The good, the bad & the online talk

Thanks to a recent blog by CogDog which made me laugh and want to readdress this draft post that I have been reluctant to share.

Talking at a conference is something I whole-heartedly enjoy; from the welcoming address to the sessions, the exhibits and the schmoozing, well, it is an undeniably enriching experience. Unfortunately, in May, circumstances prevented me from attending IALLT in Atlanta, Georgia, notwithstanding my every effort and desire. Fortuitously, I was still able to virtually present via Elluminate Live!, a real-time virtual classroom environment designed for distance education and collaboration in academic institutions and corporate training.

I am extremely grateful that my co-presenter, Sharon Scinicariello of the University of Richmond, indulged me by allowing me to use Elluminate so I could present my contribution to our presentation on Netvibes and Pageflakes (it’s posted on slideshare so feel free to peruse it)iallt09
It really saved what could have been a faux pas on my part (i.e., not presenting) so for this reason, I am thrilled that I have my Elluminate classroom. And there are some things about which I wasn’t so thrilled.

The good, the bad and the chipmunk
Like every good technology user knows, it is always wise to do a run through with the technology before hand to ensure, with a degree of certainty, that there won’t be any issues with the tool being used. Sharon and I had met in my Elluminate classroom to talk about the presentation the day prior to the actual talk. She was in the room assigned to us (the conference logistics worked out perfectly) and I in my home study.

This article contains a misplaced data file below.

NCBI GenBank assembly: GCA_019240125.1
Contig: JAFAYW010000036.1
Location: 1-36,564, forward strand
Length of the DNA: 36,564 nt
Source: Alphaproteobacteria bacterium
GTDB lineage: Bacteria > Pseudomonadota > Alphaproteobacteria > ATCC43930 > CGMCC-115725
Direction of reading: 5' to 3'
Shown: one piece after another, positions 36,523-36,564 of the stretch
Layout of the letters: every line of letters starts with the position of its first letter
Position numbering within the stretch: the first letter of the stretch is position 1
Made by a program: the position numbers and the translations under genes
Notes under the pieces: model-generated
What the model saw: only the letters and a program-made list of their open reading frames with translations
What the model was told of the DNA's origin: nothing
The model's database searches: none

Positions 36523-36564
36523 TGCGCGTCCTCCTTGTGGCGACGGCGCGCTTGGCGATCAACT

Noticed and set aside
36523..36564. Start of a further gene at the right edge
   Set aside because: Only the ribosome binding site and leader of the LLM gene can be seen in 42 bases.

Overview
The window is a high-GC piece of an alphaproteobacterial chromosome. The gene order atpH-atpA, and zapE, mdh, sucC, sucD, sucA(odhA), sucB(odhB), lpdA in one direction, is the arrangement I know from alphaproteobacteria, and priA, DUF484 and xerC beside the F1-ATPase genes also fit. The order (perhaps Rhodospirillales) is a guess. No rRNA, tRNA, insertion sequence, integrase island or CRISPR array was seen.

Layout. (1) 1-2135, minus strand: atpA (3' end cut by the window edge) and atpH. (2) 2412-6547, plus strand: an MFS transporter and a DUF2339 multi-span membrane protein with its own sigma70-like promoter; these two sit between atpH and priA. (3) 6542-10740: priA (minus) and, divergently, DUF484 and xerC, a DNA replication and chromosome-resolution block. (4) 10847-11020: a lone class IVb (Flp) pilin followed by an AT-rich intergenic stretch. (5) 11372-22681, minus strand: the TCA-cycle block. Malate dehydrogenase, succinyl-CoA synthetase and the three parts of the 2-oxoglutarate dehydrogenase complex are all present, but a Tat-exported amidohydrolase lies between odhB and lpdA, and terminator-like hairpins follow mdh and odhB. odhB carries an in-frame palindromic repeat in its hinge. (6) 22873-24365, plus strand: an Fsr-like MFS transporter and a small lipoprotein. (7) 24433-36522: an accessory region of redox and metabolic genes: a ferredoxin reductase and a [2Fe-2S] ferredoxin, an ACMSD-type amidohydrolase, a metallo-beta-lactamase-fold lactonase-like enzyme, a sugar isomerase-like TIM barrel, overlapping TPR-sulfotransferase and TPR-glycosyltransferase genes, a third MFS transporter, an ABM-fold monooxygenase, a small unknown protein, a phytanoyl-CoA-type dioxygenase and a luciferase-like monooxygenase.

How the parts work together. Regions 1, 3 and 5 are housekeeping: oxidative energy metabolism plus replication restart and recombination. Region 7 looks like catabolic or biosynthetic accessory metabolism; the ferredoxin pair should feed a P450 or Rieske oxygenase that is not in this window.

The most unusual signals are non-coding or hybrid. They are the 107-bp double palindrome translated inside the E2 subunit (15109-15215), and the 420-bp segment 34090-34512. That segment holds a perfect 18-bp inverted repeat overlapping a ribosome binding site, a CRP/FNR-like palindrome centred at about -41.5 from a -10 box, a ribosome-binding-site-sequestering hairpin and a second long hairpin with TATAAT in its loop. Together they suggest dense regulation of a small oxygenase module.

To prepare for the presentation, I would suggest the following:

  • Enter the configuration room prior to the meet-up (this is done independently, and it is suggested that you do it the day before you actually use it, just in case). It is essential that there are no technical issues with a user’s computer or connections.
  • The speaker (me, in this case) should use a headphone with microphone to block out any type of noise. System speakers are fine, however, the background noises are easily transmitted too, so the microphone really limits the sound heard by the audience.
  • Test the audio. Always good to know what you will sound like as your voice is projected on speakers in the room. Also, remember you will hear your own voice and must not let it distract you from your talk. Btw, don’t forget the lag…using an Internet is a blessing as well as a curse: after brief pauses, Elluminate would still transmit what I said, however, I sounded like a chipmunk (high-pitched and very quick…if anyone remembers LPs, it was like playing a 33rpm at 45rpm).